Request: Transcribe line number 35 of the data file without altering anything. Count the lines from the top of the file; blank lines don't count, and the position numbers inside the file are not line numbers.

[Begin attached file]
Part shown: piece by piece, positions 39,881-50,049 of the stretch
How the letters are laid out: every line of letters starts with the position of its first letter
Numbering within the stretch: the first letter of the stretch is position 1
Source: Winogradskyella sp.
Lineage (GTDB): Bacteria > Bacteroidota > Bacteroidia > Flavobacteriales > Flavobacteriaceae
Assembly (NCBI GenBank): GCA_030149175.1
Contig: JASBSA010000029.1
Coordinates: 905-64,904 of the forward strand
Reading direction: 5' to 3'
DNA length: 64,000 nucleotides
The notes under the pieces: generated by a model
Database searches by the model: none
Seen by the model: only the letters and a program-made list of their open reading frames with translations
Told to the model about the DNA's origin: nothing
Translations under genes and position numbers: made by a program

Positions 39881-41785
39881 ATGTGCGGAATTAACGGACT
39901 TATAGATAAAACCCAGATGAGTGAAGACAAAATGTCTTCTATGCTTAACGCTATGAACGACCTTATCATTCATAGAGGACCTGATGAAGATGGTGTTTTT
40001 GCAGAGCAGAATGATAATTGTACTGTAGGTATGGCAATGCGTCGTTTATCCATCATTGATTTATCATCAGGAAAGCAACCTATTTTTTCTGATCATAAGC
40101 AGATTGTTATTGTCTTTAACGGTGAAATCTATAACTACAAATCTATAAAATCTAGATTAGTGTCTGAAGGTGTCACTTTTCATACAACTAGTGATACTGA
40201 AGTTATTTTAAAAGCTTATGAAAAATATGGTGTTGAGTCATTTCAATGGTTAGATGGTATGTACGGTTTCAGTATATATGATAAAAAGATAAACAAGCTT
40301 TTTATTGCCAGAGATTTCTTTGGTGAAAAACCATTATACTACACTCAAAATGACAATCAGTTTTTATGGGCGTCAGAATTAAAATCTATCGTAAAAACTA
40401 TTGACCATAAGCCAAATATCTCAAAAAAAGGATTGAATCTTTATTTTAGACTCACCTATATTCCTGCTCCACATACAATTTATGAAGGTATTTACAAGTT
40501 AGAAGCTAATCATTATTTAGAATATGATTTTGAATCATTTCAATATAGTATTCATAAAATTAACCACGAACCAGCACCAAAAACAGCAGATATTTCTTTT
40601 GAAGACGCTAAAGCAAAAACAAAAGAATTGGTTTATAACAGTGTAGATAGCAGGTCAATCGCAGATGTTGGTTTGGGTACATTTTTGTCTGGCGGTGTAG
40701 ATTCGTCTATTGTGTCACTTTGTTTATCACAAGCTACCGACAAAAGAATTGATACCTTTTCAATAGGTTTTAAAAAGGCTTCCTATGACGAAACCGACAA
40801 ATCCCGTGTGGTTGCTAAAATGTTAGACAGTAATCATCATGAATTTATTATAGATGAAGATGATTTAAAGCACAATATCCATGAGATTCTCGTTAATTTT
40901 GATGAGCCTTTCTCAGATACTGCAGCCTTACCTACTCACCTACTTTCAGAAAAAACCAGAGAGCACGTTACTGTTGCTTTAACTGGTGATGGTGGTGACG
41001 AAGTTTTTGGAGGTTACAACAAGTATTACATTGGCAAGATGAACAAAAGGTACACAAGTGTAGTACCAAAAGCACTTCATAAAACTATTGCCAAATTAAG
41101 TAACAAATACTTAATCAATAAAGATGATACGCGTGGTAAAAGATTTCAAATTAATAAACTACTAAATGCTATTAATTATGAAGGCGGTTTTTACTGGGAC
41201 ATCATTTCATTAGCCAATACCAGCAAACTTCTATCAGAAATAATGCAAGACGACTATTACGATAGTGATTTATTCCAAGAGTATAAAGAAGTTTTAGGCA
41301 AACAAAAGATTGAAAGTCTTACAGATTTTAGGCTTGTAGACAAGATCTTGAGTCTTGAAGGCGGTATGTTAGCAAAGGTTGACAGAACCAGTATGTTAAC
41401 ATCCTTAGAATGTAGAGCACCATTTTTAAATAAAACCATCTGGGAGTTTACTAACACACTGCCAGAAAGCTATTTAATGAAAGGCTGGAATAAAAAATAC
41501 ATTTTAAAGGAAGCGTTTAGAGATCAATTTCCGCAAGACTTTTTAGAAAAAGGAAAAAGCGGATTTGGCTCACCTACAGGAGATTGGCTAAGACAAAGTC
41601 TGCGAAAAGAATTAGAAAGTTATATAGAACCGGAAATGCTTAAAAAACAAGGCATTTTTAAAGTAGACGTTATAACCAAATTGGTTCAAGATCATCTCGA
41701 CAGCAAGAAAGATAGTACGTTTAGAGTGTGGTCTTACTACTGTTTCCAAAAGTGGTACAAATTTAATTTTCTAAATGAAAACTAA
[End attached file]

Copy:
41601 TGCGAAAAGAATTAGAAAGTTATATAGAACCGGAAATGCTTAAAAAACAAGGCATTTTTAAAGTAGACGTTATAACCAAATTGGTTCAAGATCATCTCGA